The simulation details went as follows; There has been rebel activity in the city where the school is located. The school was across town from the activity and due to perceived lack of threat it continued operation as normal. At a recorded point in the morning a ‘Code Red’ was called over the school intercom. The school Code Red procedure mandates that anyone in the school proceed immediately to a classroom, lock down the classroom and hide. The instructions did not indicate if the lock down classrooms were predetermined or random.
From this point the instructions from the moderator were sporadic. Usually indicating an event was taking place. In one instance the facilitator indicated gunfire was heard and later the principal came over the intercom and told everyone that rebels made it into a class room and there were casualties. No more could be determined at that time. Various other updates were given though out the morning. The head of the school also came and gave updates in person a few times but would not stay to answer questions.
In all the simulation lasted 2-3 hours. Efforts were made to protect the students and if the classroom was breached by rebels the teachers were to attempt to delay the rebels to provide the best opportunity for the students to escape. At each update, even though we knew it was only a scenario, we found the tension rising in the room. Participants began to assume the personality of the character they were assigned, at least in some capacity. At the conclusion of the simulation the principal entered and gave an update. The American military was sending special forces to evacuate American Citizens from the compound. Citizens of other countries, including national citizens were told they must stay behind and wait for assistance from their passport countries. This was found to be difficult for those who were the American citizens. It was very difficult to leave friends, colleagues and students behind, not knowing their fate.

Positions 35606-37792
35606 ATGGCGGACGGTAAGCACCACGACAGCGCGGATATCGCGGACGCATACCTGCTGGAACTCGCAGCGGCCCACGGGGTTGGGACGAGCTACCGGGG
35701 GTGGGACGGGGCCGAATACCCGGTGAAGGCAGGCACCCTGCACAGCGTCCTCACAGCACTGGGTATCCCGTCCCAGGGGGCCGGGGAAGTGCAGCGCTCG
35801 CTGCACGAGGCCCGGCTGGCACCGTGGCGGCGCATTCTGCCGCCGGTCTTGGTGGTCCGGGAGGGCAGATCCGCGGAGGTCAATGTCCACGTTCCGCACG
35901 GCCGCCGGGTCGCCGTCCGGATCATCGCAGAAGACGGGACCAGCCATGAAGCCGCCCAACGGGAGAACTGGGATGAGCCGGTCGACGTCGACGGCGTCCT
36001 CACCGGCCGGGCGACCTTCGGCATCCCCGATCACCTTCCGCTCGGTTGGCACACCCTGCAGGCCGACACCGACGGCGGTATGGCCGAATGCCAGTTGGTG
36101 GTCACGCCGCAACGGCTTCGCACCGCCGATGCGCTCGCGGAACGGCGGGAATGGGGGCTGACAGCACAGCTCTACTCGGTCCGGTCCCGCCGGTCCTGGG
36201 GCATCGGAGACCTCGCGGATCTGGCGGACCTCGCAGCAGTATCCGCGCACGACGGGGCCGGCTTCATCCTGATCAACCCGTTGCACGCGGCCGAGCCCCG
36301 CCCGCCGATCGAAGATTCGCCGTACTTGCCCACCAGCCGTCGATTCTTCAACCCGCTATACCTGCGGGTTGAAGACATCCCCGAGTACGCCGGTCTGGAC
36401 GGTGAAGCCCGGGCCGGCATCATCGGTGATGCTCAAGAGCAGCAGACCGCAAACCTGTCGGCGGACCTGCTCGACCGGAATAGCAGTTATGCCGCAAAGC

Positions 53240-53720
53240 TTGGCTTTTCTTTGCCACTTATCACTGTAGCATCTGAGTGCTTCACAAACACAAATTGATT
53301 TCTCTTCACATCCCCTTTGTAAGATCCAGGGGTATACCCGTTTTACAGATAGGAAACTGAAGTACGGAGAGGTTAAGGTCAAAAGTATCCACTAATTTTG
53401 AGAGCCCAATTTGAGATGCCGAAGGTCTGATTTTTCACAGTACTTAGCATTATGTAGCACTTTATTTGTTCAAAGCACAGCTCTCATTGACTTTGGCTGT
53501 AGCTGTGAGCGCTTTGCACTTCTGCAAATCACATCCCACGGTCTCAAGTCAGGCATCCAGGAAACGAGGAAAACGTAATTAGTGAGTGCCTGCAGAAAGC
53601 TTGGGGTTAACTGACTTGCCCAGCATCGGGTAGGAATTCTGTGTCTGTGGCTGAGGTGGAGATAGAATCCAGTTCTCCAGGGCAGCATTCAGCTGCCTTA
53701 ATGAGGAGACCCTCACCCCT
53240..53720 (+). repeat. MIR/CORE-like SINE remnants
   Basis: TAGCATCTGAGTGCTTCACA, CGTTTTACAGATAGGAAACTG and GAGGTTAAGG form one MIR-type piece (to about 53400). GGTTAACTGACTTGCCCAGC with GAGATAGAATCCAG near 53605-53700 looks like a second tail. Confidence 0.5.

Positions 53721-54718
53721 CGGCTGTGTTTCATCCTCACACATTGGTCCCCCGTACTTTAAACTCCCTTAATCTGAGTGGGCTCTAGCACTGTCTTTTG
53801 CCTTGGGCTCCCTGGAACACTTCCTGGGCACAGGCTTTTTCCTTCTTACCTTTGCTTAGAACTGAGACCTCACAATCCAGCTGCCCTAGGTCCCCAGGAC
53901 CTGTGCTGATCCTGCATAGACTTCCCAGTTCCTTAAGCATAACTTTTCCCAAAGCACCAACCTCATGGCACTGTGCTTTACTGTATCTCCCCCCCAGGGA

One of the most interesting aspects of the
simulation was even though we knew it was a simulation, as the morning wore on
the participants began to get into their roles.
By the end of the simulation, choices that had to be made related to
evacuation were difficult and in some cases emotional for participants.
Well, back to packing. We are getting close. Please keep us in your prayers, much is going on over the next several day. I would like to thank those that have chosen to support us prayerfully and also those who have chosen to do so financially. We could not do it without you. If you are considering supporting us financially and have not done so yet, you can find links in the upper left column on our blog page making it easy to contribute online. We are not to our support level yet and would greatly appreciate any support great or small.